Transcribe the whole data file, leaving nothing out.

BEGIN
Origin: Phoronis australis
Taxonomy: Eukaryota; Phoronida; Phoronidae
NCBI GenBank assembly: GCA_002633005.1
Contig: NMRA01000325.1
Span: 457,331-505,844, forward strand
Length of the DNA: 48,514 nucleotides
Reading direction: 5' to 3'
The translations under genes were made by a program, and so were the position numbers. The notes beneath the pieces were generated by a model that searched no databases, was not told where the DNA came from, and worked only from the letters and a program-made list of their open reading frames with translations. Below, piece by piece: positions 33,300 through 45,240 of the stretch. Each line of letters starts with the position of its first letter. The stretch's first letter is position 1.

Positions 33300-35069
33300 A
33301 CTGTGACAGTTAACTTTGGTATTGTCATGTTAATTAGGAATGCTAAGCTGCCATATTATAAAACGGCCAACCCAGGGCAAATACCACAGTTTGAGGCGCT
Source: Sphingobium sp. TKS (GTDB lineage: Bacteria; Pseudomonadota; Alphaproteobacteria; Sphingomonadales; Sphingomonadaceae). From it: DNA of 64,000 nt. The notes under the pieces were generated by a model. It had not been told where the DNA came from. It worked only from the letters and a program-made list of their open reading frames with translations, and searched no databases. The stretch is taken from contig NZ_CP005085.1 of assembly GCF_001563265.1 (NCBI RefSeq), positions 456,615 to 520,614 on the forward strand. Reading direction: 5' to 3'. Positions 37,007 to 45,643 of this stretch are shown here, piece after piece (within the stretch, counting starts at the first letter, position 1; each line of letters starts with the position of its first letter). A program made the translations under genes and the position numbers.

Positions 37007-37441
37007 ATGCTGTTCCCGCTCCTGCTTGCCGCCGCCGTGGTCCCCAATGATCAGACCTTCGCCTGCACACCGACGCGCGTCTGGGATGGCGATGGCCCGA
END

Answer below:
Origin: Phoronis australis
Taxonomy: Eukaryota; Phoronida; Phoronidae
NCBI GenBank assembly: GCA_002633005.1
Contig: NMRA01000325.1
Span: 457,331-505,844, forward strand
Length of the DNA: 48,514 nucleotides
Reading direction: 5' to 3'
The translations under genes were made by a program, and so were the position numbers. The notes beneath the pieces were generated by a model that searched no databases, was not told where the DNA came from, and worked only from the letters and a program-made list of their open reading frames with translations. Below, piece by piece: positions 33,300 through 45,240 of the stretch. Each line of letters starts with the position of its first letter. The stretch's first letter is position 1.

Positions 33300-35069
33300 A
33301 CTGTGACAGTTAACTTTGGTATTGTCATGTTAATTAGGAATGCTAAGCTGCCATATTATAAAACGGCCAACCCAGGGCAAATACCACAGTTTGAGGCGCT
Source: Sphingobium sp. TKS (GTDB lineage: Bacteria; Pseudomonadota; Alphaproteobacteria; Sphingomonadales; Sphingomonadaceae). From it: DNA of 64,000 nt. The notes under the pieces were generated by a model. It had not been told where the DNA came from. It worked only from the letters and a program-made list of their open reading frames with translations, and searched no databases. The stretch is taken from contig NZ_CP005085.1 of assembly GCF_001563265.1 (NCBI RefSeq), positions 456,615 to 520,614 on the forward strand. Reading direction: 5' to 3'. Positions 37,007 to 45,643 of this stretch are shown here, piece after piece (within the stretch, counting starts at the first letter, position 1; each line of letters starts with the position of its first letter). A program made the translations under genes and the position numbers.

Positions 37007-37441
37007 ATGCTGTTCCCGCTCCTGCTTGCCGCCGCCGTGGTCCCCAATGATCAGACCTTCGCCTGCACACCGACGCGCGTCTGGGATGGCGATGGCCCGA